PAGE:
The House select committee investigating the Jan. 6, 2021, riot at the U.S. Capitol voted unanimously on Thursday to subpoena former President Donald Trump.
The committee’s members, seven Democrats and two anti-Trump Republicans, voted to compel the former president to testify about his conduct leading up to and during the attack.
“This is a question about accountability to the American people,” said committee Chairman Rep. Bennie Thompson, D-Miss. “He’s required to answer to those millions of Americans whose votes he tried to throw out as part of his scheme to remain in power.”
Trump has previously refused to voluntarily cooperate with the panel, calling it a partisan witch hunt. Not only has the former president refused to work with the committee, Trump has also urged political allies and former White House staffers to do likewise.
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“We are obligated to seek answers directly from the man who set this all in motion,” said Rep. Liz Cheney, R-Wyo. “Every American is entitled to those answers, so we can act now to protect our republic.”
A spokesperson for Trump did not immediately respond to a request for comment.
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The vote came during the committee’s 10th and likely final public hearing before the November midterms. Originally, the televised event was meant to only showcase new evidence and summarize findings from the panel’s nearly 16-month-long investigation.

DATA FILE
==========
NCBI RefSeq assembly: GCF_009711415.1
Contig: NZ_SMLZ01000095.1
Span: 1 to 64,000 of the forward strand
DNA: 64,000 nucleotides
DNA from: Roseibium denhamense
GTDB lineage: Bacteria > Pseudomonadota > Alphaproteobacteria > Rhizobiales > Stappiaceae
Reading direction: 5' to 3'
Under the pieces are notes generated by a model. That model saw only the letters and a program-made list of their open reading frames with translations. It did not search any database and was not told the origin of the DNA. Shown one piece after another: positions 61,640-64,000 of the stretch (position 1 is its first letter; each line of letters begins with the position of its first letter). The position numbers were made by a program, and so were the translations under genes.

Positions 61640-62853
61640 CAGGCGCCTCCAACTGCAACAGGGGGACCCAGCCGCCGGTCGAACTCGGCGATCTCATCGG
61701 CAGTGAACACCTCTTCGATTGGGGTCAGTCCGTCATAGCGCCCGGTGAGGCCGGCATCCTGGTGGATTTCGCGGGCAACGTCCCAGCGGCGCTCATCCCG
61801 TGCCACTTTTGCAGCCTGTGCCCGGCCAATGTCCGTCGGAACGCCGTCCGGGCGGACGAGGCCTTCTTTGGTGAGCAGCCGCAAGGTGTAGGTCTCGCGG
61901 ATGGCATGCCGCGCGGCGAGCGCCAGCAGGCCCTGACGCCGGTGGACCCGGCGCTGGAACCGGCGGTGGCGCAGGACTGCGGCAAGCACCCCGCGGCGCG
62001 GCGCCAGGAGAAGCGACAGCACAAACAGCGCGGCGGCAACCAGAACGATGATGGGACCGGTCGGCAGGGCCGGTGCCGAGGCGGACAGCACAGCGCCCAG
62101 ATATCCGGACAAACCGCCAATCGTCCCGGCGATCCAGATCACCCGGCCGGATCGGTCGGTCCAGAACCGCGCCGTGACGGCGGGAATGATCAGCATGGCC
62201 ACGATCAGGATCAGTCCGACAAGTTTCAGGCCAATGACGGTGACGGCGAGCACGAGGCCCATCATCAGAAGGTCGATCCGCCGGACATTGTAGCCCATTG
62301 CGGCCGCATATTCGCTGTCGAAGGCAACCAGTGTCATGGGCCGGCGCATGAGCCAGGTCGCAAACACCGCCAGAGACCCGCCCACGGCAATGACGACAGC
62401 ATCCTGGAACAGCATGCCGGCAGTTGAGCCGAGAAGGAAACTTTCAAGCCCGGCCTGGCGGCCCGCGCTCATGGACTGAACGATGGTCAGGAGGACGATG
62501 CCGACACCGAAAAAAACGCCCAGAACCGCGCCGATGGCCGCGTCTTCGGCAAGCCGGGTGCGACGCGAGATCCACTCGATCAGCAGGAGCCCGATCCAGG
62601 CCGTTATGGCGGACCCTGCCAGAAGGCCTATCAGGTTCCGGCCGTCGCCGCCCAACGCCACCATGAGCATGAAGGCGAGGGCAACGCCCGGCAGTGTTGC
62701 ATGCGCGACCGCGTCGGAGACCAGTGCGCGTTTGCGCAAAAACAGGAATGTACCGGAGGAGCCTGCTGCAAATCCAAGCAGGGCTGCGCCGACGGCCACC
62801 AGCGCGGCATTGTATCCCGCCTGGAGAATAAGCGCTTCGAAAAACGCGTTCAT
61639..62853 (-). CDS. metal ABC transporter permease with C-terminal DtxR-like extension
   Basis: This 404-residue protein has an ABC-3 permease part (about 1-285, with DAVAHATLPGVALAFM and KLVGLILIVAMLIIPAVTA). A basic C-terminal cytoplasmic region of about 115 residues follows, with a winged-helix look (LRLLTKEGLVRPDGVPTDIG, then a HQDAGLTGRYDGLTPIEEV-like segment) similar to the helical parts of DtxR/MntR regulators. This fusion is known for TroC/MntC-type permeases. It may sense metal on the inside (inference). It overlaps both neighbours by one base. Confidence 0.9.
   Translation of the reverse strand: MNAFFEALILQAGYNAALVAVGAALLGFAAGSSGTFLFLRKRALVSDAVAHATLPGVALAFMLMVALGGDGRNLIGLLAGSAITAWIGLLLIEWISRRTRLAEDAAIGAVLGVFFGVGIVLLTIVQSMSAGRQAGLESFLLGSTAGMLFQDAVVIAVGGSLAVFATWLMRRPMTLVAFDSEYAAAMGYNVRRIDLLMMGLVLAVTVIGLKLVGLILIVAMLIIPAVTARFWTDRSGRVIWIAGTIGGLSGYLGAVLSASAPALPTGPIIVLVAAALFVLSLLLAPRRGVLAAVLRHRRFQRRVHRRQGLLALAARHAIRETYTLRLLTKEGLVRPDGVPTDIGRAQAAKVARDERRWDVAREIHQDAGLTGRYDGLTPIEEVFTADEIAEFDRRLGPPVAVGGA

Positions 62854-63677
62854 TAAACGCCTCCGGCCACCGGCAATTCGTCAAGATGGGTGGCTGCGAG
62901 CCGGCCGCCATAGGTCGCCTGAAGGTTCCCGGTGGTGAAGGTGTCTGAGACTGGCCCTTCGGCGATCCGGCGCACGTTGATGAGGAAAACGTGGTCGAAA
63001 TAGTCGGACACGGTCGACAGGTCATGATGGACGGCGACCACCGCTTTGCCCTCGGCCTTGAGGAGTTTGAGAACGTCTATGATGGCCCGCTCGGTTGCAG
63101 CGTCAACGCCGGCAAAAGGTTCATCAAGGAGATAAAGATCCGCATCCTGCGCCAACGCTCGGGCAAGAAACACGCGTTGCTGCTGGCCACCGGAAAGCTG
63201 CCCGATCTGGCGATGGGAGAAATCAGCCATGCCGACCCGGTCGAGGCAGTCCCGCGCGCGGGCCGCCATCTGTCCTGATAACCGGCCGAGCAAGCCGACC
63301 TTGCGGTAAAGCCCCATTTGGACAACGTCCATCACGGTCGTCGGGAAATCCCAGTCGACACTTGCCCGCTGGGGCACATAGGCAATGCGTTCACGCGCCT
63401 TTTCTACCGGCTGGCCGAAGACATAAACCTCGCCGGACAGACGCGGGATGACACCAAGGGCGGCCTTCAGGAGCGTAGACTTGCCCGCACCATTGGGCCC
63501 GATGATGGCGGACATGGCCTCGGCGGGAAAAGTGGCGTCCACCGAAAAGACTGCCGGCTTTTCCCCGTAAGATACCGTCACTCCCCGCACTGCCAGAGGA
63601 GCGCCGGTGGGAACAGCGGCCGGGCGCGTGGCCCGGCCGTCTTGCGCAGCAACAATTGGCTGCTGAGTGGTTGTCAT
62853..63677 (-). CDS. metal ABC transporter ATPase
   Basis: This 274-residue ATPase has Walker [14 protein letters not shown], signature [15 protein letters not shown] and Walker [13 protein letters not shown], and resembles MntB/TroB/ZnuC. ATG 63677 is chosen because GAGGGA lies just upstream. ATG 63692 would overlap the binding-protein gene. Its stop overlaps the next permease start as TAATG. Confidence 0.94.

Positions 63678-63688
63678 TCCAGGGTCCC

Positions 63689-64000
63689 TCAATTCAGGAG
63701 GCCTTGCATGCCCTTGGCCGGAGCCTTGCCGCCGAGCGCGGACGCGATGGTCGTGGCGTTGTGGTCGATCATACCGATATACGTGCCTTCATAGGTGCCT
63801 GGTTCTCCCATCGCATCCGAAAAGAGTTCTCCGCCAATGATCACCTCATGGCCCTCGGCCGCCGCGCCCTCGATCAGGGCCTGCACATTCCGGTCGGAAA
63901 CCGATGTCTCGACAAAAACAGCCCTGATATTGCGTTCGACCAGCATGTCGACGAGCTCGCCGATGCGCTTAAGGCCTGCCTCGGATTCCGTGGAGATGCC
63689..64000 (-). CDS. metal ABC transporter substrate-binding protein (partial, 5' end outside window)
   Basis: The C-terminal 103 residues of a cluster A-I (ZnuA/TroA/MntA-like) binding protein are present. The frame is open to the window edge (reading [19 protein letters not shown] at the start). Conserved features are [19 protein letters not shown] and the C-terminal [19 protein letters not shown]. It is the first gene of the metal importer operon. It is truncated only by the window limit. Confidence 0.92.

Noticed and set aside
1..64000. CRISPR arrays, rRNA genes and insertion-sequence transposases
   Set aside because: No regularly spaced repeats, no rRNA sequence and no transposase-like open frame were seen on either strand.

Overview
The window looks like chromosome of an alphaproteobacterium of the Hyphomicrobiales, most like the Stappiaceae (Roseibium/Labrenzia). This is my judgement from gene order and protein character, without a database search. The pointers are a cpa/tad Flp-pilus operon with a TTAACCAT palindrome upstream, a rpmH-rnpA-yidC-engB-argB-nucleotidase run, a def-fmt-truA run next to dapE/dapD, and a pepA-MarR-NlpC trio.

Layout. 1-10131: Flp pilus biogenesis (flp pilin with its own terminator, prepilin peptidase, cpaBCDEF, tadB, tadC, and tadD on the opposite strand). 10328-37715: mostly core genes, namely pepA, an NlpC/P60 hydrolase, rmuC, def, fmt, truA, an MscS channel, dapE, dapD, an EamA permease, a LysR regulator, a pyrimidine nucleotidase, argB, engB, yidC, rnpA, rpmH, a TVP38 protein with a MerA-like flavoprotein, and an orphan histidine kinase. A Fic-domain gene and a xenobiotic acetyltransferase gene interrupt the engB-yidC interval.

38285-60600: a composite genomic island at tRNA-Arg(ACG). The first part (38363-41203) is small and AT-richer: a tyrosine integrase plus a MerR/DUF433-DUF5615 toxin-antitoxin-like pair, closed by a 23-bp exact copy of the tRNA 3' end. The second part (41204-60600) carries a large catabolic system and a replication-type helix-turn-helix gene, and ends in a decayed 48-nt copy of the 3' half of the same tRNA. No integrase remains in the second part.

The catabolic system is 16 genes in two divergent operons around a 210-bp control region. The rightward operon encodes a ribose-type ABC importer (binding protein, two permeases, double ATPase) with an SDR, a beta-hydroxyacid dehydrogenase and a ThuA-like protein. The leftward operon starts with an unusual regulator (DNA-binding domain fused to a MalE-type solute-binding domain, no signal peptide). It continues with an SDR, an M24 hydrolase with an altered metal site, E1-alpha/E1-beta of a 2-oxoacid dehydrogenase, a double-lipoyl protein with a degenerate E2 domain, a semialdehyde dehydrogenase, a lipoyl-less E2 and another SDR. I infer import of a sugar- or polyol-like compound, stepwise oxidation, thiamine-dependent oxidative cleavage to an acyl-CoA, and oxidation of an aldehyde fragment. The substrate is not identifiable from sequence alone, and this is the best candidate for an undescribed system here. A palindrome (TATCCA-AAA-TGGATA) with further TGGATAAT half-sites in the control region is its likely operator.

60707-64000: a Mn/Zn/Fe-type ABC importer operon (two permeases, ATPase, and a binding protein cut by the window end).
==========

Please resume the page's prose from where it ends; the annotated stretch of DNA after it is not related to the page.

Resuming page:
The committee opted to hold a vote to subpoena Trump, however. Members said they had garnered sufficient evidence showing that the former president was the lead instigator of the attack on the U.S. Capitol.
“We must seek the testimony under oath of Jan. 6th’s key player,” said Cheney.
Trump could fight the subpoena, which likely would tip off a legal fight with just over two months less in the current Congress — a very short time frame for such a major legal dispute. If Republicans take over the House in the midterms, it’s not expected they will continue the work of the Jan. 6 committee.
There was an effort by Congress in the 1840s to subpoena former Presidents John Tyler and John Quincy Adams over clandestine intelligence issues. They never provided information.
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There was also an effort by the Committee on Un-American Activities to subpoena former President Harry Truman after he was out of office. He ultimately did not comply.
Fox News’ Chad Pergram contributed to this report.